Religion is a collection of designated thoughts and beliefs which were born by the virtue of nature, that relates to humanity and spirituality collectively. Forces of nature constitute the basis for spiritual beliefs for a lot of communities. Even though its definition was never absolute and varied drastically between one community and other, nature was somehow a common link between these mythological stories that were weaving culture and societies.
People worshiped gods of natural elements establishing a relationship. Yet, depleting resources for serving the growing population and development of mankind was inevitable.
Now, most parts of the world are facing the dire consequences of Global Warming and Climate Change. There are a few communities that are trying to reinstate years of spoliation by means of their faith.
The churches of Ethiopia’s Orthodox Tewahedo, the dominant religious group in the country with nearly 50 million members were almost always nestled in patches of dense forest.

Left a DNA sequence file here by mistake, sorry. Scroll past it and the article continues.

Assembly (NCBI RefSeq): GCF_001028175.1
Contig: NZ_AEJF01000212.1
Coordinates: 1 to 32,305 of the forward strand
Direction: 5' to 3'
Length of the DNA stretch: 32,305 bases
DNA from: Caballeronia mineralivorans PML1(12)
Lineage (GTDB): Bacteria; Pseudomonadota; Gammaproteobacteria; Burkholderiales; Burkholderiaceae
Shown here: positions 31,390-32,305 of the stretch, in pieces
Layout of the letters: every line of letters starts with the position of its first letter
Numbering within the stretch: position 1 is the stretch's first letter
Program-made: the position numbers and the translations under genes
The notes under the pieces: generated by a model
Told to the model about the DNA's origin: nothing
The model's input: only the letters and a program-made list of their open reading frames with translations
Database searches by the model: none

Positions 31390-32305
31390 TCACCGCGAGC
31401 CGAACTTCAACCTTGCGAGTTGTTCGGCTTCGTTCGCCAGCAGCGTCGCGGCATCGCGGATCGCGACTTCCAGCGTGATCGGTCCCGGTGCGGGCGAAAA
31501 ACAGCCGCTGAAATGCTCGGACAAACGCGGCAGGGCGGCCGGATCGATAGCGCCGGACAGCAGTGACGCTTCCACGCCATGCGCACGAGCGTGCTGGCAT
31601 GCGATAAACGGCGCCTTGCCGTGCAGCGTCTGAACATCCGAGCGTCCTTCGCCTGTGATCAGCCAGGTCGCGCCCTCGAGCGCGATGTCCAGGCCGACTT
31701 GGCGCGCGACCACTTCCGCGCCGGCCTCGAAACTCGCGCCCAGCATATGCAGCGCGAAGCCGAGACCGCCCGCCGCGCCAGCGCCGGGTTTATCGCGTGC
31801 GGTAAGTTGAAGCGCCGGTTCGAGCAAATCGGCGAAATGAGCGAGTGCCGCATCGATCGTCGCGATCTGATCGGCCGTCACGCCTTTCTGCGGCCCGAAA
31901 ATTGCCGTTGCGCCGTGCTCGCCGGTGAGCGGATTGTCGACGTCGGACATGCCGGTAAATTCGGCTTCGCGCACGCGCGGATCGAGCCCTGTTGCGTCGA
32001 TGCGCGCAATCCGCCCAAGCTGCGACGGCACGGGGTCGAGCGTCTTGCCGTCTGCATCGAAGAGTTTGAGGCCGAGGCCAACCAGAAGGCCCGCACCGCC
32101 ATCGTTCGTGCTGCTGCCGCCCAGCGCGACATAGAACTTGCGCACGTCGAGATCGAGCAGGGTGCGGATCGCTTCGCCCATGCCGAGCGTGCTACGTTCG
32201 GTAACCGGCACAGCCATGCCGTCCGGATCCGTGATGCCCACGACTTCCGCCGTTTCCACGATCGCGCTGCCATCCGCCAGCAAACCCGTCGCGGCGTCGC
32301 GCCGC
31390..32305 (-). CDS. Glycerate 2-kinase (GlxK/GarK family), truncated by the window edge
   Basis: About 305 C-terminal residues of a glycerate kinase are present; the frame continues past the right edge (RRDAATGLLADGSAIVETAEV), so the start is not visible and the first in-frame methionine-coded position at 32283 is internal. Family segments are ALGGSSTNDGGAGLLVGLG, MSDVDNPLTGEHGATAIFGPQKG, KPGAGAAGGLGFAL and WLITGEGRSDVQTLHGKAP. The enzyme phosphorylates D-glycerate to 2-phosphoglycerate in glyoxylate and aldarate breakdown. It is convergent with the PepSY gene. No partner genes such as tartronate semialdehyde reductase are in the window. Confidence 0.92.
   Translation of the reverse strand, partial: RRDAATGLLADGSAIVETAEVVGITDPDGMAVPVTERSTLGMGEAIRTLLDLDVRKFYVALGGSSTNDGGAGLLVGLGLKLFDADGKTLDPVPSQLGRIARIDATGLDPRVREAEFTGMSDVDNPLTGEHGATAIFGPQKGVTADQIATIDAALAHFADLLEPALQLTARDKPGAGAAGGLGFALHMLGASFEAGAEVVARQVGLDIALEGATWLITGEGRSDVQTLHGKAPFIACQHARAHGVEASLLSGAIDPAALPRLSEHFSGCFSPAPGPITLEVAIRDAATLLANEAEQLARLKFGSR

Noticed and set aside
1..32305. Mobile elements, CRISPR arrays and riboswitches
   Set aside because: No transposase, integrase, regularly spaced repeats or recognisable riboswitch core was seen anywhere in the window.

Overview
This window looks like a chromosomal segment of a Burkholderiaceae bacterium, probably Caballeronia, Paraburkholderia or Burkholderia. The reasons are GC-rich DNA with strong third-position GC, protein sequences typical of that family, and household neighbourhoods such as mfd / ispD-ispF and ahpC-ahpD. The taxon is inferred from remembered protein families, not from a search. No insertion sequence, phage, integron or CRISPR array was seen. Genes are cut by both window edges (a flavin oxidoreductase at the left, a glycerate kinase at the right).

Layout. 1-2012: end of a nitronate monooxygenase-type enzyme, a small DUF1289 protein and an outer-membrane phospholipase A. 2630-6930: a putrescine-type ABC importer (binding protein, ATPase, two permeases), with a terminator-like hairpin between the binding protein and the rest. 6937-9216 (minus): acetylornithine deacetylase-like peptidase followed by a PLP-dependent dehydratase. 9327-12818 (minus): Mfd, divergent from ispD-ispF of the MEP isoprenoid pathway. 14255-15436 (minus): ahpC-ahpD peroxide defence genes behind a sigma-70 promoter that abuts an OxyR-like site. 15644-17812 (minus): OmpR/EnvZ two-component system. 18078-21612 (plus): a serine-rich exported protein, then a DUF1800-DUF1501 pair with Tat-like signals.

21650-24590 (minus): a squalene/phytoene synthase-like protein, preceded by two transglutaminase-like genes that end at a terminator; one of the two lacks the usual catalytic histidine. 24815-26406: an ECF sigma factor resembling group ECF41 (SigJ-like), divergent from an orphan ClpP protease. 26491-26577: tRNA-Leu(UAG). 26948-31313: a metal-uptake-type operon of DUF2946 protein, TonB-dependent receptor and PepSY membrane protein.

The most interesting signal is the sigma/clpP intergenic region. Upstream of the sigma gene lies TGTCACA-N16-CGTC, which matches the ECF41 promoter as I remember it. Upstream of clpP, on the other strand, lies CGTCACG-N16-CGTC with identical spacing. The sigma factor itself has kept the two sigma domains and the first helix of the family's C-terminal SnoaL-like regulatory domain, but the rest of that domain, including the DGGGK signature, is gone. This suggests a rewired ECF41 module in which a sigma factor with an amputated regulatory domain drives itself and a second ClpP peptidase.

The active conservationists and priests of the “forest churches” have seen a significant change in the immediate vicinity of the environment around these chapels. The quality of water improved, tree seedlings survived, pollinators are benefitting the nearby agricultural lands as well. There is a remarkable difference in the temperature of enclosed forest spaces.
The Chapels are igniting a ray of hope in preserving and expanding the remaining flora and fauna. Can these “Eco-Chapels” be augmented into something that serves the community beyond creating forests?
The challenge here is to conceive a forest chapel and community center for the Ethiopian Tribes and communities. It must be built in a way to contribute to growing the forest instead of only “preserving” them. The church can be a junction point for exchanging knowledge and spreading awareness about drastic depleting forests in their country.